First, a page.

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In today's fast-paced business world, change is the only constant. Your company may start with a solid team and management structure, but things will inevitably shift and change. This can be both good and bad. On the one hand, it's exciting to see your company grow and change. But on the other hand, it can be challenging to manage a larger team or keep everyone aligned when the environment is in constant flux. So how do you approach leadership and team management in these fast-changing environments? We sat down with Daniil Pavliuchkov during his time as Head of Product Growth at TIER, to discuss this topic for our podcast episode - here are some tips to help you out.
About our podcast guest:
Daniil Pavliuchkov is the former Head of Product Growth at TIER and is currently the Head of Product Growth at Veed.io with a passion for product-led growth, product strategy, and b2c startups around Series A.
“One of the biggest traps is that emerging leaders, or new leaders, continue to work as they did before in a fast-paced environment.” - Daniil Pavliuchkov, former Head of Product Growth at TIER
There are many different leadership styles, but which one is right for you? Do you want to be a commanding leader or a more hands-off approach? Do you value consensus over decisiveness? How do you find the right leadership style for your startup or team?
In Daniil’s opinion, the best way to start identifying different leadership styles is to understand what kind of leader you would like to be and what resonates with you. Daniil recommends starting by asking yourself:
For Daniil, it's important to remember that the leader is the person who unites and not separates. So when you’re in a leadership or management position, you must find two or three other people to come together with, like having allies with whom you can share ownership and responsibilities. They should be the evangelists and the communicators of this change. With your allies, you can develop a team dynamic by meeting regularly through the decision-making process and also have someone to take charge in case one is sick or on vacation.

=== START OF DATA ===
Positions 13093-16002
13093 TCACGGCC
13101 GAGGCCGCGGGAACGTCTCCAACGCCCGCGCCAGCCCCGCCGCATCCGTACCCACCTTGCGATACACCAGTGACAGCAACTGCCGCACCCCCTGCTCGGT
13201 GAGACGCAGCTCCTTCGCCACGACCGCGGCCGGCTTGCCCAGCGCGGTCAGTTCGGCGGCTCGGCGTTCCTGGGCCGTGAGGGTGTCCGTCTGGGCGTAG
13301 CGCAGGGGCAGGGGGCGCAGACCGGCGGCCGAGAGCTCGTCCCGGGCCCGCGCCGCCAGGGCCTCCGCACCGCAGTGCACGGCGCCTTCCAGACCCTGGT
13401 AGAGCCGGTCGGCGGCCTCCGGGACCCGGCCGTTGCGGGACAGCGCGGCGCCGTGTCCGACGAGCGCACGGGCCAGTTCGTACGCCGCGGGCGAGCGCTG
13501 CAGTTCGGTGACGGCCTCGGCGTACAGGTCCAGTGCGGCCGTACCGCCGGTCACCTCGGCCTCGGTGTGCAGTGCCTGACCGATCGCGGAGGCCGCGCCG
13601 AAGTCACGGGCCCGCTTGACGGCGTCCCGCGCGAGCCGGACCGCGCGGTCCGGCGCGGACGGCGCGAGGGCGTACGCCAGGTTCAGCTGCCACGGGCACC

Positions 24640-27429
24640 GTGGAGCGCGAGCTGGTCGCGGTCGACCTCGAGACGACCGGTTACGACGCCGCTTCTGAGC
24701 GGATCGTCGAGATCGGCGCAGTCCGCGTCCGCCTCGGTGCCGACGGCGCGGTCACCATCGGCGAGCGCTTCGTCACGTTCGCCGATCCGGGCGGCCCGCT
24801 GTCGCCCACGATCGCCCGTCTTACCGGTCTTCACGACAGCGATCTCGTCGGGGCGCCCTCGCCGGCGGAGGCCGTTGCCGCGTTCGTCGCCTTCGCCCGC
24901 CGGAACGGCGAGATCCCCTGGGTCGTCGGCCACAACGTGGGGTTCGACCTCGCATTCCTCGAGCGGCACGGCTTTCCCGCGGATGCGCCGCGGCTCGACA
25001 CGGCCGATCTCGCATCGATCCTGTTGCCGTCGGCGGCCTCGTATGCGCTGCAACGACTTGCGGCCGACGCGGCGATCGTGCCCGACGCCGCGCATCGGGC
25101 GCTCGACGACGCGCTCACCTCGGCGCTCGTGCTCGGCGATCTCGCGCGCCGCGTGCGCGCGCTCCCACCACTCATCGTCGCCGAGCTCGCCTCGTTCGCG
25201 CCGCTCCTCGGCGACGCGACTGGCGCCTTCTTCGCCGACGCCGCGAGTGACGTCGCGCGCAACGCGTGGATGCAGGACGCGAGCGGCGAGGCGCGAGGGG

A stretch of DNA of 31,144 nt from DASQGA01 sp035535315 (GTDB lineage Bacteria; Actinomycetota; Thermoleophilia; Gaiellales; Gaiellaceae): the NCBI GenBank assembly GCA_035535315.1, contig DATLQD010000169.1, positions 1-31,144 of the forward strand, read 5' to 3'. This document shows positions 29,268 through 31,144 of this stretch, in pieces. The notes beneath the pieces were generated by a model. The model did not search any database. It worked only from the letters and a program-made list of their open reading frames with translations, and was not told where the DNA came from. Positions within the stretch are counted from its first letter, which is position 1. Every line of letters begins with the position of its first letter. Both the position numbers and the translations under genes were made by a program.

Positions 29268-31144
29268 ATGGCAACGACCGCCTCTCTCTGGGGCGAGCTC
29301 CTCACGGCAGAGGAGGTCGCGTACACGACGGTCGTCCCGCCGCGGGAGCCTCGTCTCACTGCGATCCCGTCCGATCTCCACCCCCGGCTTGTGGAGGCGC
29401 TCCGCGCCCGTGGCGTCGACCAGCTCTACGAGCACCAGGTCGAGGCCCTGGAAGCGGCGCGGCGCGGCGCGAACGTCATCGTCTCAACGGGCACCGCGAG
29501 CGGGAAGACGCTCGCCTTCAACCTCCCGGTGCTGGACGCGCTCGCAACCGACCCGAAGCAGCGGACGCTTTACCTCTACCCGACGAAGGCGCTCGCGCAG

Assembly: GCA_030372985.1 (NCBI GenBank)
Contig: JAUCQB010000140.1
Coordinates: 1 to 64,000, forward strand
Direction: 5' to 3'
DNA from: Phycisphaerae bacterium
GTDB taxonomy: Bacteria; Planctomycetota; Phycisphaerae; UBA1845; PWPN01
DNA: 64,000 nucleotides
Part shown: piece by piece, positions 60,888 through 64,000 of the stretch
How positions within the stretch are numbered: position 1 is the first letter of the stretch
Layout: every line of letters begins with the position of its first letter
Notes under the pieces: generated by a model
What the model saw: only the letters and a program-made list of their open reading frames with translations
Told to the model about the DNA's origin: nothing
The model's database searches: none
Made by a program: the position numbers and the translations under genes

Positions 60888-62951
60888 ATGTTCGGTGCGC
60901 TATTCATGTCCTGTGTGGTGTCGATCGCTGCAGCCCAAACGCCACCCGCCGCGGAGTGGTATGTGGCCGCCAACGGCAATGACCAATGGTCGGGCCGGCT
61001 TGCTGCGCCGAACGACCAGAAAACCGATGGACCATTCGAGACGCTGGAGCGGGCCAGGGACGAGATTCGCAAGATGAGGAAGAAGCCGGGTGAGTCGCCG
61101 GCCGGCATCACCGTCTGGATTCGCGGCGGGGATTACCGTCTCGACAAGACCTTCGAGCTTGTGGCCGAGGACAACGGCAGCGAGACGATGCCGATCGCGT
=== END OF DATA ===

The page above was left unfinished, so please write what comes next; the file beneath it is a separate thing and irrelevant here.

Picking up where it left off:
“Everything that separates people is bad. It creates silos, miscommunication, distrust, and reduces transparency — this is what I try to avoid in leadership.”
So when you’re implementing organizational changes and motivating a team through change, here are a few tips to keep in mind:
A good example would be to fix something within your scope of influence on how your team works about your changes. Start smaller, and improve something locally. Multiple complexities exist in your space that could be with stakeholders, decision-making, how you hire people with your delivery, and how you prioritize. All of them exist on a different scale and grade — and you can pick something from that.
When leading through change, you should talk to other people. Include them and say, “Hey, what doesn't work for you?”. When you’re changing a process, you’re most likely not changing it for yourself but for others — and that's also a thing to remember about leadership: that the majority of your work is done for other people, be it to make their processes easier, their performance higher, and more. So it would help if you communicated with them, asked them questions, and merged them with your understanding and experience to find the best solution (through this two or three-people allyship).